Page:Pictures & poems.djvu/9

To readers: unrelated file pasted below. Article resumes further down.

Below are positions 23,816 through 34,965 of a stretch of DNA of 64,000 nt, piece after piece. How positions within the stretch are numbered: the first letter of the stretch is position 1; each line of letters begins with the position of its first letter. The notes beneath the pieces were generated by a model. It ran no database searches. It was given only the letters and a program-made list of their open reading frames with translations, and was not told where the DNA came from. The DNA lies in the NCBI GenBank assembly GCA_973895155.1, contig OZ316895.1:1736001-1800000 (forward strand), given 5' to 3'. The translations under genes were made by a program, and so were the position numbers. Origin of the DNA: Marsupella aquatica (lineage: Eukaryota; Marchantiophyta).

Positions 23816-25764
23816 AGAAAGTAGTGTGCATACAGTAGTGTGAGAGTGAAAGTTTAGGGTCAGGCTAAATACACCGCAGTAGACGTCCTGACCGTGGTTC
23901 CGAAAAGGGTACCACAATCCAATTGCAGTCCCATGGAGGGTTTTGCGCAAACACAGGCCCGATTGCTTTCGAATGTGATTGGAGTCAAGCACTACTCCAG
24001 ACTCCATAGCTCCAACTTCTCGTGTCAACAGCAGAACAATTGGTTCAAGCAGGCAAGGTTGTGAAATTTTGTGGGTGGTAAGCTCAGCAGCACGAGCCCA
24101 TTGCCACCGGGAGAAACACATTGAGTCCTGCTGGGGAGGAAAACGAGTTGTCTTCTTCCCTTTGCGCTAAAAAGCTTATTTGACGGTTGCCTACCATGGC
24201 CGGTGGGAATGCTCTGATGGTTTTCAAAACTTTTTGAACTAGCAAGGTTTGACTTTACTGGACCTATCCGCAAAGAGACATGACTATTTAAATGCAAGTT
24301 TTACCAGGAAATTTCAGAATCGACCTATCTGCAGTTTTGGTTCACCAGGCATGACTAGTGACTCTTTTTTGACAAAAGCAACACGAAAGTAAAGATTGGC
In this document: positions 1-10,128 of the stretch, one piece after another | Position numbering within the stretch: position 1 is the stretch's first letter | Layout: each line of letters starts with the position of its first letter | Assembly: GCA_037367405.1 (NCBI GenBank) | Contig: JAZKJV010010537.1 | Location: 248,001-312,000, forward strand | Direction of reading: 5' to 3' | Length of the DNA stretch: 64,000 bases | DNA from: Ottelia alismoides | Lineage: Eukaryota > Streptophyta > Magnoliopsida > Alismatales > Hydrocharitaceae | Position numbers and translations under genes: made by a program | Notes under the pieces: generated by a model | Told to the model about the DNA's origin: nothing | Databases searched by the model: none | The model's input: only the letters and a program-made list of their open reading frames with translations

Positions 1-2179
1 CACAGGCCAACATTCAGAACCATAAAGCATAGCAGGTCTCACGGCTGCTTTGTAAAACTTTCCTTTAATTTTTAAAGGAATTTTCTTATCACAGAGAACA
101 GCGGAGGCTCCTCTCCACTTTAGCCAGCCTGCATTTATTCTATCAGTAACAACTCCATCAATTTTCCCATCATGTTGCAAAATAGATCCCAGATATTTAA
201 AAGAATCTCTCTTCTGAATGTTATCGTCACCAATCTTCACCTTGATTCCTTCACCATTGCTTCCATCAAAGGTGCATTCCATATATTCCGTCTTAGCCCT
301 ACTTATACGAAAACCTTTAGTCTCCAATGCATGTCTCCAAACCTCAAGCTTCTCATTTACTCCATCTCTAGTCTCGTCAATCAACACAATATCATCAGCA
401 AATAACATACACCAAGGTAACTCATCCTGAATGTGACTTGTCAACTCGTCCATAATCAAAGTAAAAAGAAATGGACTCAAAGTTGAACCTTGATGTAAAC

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THERE seems now little reason to doubt that Rossetti was right in considering himself a painter who wrote, rather than a poet who painted, and in maintaining, as he always did, that he could better embody his conceptions in design and color than in words. Both in painting and in poetry he seems to have known perfectly well what he wished to express, but whereas his poetic faculty, naturally of a high and brilliant order, had been diligently cultivated from early youth, the serious study of design was not entered into until comparatively late in life, and though then pursued with characteristic energy, yielded satisfactory results only at the cost of great effort. This fact but throws into stronger relief his brave and continuous struggles for technical excellence in painting according to his own high ideals, when in poetry, at far less mental and physical cost, success was to be had.